Do Some Birds Cheat to Avoid Inbreeding?

Hillary Mayell
for National Geographic News
October 9, 2002
An international team of biologists is offering more evidence that when it comes to mate selection, genes count.

In a study of three species of monogamous shorebirds, the researchers found that "illegitimate" chicks were found overwhelmingly in the nests of partners with a high degree of genetic similarity.

"We discovered that female sandpipers 'cheat' and seek extra-pair matings if they are closely related to their mate—a behavioral adaptation that would minimize the deleterious effects of inbreeding," said Brett K. Sandercock, an avian ecologist at Kansas State University, and co-author of the study published in the October 10 issue of the journal Nature.

How are species able to recognize a genetically similar partner?

Some species—rodents and humans, for instance—can tell by smell. One study has shown that human females prefer men whose major histocompatibility complex (MHC) genes are the least similar to their own, which they can tell by body odor. The ability to make this distinction was muted among women taking birth control pills. [See sidebar.]

But among birds, how they recognize genetic incompatibility remains a mystery.

Seeking Evolutionary Success

The ability to test DNA and conclusively identify parents and their young forced a change in scientific thinking as mounting evidence showed that most species are not monogamous.

"One of the first papers to mention the fact that females in many species are actively involved in promiscuity was published in 1988," said Olivia Judson, author of a recently published book on the evolutionary biology of sex.

For years, scientists believed that the war between the sexes was based on opposing strategies to achieve reproductive success: monogamy for her, multiple partners for him.

From an evolutionary standpoint, success is having your young survive to adulthood and then reproduce themselves.

Females can give birth to only a limited number of offspring, so to enhance their chances for survival it would be to her benefit to seek a good provider—whether he's offering protection, food, or territory—and to keep him to herself. Conversely, males would reap evolutionary success by mating with as many females as possible.

That assumption fell by the wayside as DNA testing showed that female promiscuity is far more common than monogamy.

"Since [1988] there's been a gradual recognition that females must be getting some benefit from seeking multiple partners," said Judson. "In the last five years there's been a quite vigorous search to explain the reasons for cheating on part of either partner."

One explanation is the "good gene" theory; females might want to pair up with a guy who will be a good provider, but if she can also mate with the guy with the brightest feathers, the longest tail, the biggest horns—and get away with it—she'll go for the good genes, too.

The shorebirds study suggests that avoiding genetic incompatibility is another.

Extra Pairing in Shorebirds

Researchers from six countries studied three shorebird species—western sandpipers, Kentish plovers, and Common sandpipers—that are both socially and genetically monogamous. Partners in the three species share incubation duties, and males provide parental care after hatching.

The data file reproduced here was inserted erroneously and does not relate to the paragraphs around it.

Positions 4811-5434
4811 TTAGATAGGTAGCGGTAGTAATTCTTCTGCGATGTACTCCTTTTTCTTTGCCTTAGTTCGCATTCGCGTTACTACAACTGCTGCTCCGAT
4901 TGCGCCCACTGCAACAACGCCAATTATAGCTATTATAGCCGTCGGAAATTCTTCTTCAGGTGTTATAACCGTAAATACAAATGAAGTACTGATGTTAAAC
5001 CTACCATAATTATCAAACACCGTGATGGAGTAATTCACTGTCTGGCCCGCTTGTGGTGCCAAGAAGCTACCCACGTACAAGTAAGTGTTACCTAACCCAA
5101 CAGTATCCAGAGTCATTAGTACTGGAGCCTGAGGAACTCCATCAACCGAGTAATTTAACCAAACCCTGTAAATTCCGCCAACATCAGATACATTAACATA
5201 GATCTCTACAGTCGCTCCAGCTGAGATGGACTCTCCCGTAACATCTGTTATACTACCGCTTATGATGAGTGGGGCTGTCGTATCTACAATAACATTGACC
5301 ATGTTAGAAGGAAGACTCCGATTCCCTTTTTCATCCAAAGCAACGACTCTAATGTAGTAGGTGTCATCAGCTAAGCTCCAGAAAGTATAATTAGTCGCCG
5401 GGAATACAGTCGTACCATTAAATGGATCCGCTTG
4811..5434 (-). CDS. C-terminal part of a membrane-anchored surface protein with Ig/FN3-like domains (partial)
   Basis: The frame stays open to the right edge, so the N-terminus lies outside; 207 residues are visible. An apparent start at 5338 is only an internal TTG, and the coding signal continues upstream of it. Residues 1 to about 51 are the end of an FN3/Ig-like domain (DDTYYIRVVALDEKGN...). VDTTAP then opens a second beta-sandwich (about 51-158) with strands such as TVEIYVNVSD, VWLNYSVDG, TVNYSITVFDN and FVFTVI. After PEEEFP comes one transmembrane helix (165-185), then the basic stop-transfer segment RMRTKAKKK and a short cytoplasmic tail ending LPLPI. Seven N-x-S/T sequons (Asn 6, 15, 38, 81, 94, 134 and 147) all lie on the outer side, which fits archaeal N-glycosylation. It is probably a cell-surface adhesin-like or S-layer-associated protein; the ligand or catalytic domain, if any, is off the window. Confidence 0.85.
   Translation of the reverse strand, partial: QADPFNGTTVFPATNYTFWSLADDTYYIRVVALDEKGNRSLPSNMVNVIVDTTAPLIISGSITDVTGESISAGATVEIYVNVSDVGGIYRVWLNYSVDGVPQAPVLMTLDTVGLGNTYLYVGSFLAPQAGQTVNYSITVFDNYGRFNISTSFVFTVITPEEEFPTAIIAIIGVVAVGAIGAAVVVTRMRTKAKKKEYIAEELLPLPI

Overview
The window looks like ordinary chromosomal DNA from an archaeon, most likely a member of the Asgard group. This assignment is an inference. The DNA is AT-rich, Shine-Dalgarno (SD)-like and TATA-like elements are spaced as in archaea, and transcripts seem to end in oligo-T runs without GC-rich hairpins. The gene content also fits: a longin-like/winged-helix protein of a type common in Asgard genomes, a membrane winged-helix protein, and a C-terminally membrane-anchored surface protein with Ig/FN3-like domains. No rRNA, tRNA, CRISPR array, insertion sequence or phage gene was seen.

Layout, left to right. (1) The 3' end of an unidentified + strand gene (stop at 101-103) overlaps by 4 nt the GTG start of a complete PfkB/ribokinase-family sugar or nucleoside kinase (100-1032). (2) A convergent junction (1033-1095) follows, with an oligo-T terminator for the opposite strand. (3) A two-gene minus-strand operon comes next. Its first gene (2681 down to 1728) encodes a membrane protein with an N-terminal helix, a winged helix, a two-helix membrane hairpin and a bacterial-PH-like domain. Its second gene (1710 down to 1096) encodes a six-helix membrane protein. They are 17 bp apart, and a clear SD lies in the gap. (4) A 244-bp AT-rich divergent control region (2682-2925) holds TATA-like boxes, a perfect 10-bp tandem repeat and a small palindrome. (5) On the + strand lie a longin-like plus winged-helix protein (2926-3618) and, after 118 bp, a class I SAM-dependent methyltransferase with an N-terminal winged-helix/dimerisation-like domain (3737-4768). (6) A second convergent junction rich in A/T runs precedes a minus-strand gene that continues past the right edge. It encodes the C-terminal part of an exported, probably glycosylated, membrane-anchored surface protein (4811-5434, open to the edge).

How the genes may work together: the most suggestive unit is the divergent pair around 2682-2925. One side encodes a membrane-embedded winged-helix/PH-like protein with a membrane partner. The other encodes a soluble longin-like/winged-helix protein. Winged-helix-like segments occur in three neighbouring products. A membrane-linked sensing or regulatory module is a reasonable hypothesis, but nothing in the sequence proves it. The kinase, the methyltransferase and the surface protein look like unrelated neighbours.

"Social monogamy is about who's tending the nest; genetic monogamy is what's going on in the clutch," said Sandercock.

Chicks with mixed paternity—not the offspring of both partners tending the nest—were found in less than 8 percent of western sandpiper nests, 5 percent of Kentish plover nests, and 20 percent of Common sandpiper nests.

"This is quite different from some socially monogamous songbirds like tree swallows, where you might find up to 40 percent of the chicks in a nest are the result of extra pair matings," said Sandercock.

What would drive a normally monogamous bird to seek additional mating opportunities?

"Incestuous matings bring on infidelity," said Sandercock, in summing up the research. "What's amazing is that we found this to be consistent across all three species."

Figuring out the different reasons that mates cheat will no doubt occupy scientists for years to come.

"Of all of the different hypotheses to explain what benefits females are getting from cheating on their mates, I think avoiding genetic incompatibility will prove to be the most widespread," said Judson, whose book, Dr. Tatiana's Sex Advice To All Creation documents the numerous strategies different species have adapted to achieve reproductive success.

"Incest is one form of incompatibility," she said. "But I think that we'll find many instances in which neither partner in a couple is sterile, but the partners together are genetically incompatible."

The shorebird study suggests several avenues for future research, said Sandercock. Identifying the consequences of inbreeding, the social constraints that cause genetically similar individuals to become partners, and how the birds identify a closely related mate are all missing pieces to the puzzle, he said.

Judson has her own question.

"Why is it that these birds are usually monogamous? They're living in colonies, and have the chance to cheat; what are the possible disadvantages to cheating?"

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